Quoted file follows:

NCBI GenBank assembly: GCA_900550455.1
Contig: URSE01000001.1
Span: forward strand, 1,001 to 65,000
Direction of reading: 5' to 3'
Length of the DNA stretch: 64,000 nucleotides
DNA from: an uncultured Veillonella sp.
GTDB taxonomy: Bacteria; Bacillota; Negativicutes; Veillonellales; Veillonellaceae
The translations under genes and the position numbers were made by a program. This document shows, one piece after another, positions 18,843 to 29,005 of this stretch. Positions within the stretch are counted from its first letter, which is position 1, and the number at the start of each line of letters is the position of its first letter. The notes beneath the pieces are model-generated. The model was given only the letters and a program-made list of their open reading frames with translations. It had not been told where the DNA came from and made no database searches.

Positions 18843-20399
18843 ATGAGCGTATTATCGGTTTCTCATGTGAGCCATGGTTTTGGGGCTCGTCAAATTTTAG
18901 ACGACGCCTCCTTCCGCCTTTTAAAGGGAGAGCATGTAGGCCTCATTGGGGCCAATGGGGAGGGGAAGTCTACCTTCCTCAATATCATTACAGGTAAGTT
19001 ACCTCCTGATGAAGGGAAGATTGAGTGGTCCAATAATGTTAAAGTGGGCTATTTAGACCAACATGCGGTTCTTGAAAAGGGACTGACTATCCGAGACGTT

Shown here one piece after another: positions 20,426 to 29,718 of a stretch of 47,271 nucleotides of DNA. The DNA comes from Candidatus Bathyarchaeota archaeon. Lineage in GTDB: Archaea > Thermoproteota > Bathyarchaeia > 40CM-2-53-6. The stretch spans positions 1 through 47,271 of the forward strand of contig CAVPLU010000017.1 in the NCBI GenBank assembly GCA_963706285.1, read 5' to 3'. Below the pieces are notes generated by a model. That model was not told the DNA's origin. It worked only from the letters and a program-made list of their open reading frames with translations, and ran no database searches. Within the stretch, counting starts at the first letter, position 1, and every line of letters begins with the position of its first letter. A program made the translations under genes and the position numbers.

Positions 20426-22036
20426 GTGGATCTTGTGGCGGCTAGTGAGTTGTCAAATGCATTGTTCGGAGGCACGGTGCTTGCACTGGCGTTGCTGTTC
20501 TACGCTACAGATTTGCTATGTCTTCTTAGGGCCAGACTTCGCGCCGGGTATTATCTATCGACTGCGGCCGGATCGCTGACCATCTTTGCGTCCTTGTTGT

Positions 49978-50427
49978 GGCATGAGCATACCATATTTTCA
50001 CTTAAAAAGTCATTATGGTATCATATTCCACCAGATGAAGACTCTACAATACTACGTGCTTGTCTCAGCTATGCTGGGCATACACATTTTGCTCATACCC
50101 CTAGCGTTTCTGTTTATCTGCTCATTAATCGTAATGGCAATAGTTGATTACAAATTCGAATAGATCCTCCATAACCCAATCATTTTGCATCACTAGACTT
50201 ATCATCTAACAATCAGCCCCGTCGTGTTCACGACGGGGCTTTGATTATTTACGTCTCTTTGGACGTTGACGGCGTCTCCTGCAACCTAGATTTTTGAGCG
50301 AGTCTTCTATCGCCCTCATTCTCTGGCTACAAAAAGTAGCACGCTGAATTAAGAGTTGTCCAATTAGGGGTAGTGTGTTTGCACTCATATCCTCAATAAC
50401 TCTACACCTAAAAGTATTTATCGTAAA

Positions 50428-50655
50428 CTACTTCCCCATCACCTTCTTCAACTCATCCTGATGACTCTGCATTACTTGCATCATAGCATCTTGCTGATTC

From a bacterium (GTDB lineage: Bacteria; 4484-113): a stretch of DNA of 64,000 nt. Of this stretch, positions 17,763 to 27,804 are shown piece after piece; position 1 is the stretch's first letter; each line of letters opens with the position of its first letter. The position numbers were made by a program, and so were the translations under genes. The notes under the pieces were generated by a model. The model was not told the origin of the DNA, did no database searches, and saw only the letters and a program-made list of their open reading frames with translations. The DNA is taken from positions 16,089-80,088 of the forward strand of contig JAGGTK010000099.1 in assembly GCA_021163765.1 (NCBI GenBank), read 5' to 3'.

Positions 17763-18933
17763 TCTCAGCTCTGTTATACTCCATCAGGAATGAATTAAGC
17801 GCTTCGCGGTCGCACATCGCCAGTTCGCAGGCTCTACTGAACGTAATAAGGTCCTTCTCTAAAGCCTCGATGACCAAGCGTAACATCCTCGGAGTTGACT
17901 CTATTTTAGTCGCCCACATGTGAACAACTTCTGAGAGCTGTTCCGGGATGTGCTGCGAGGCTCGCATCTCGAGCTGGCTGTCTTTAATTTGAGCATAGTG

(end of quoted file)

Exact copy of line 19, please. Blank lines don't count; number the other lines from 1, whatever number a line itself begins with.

50001 CTTAAAAAGTCATTATGGTATCATATTCCACCAGATGAAGACTCTACAATACTACGTGCTTGTCTCAGCTATGCTGGGCATACACATTTTGCTCATACCC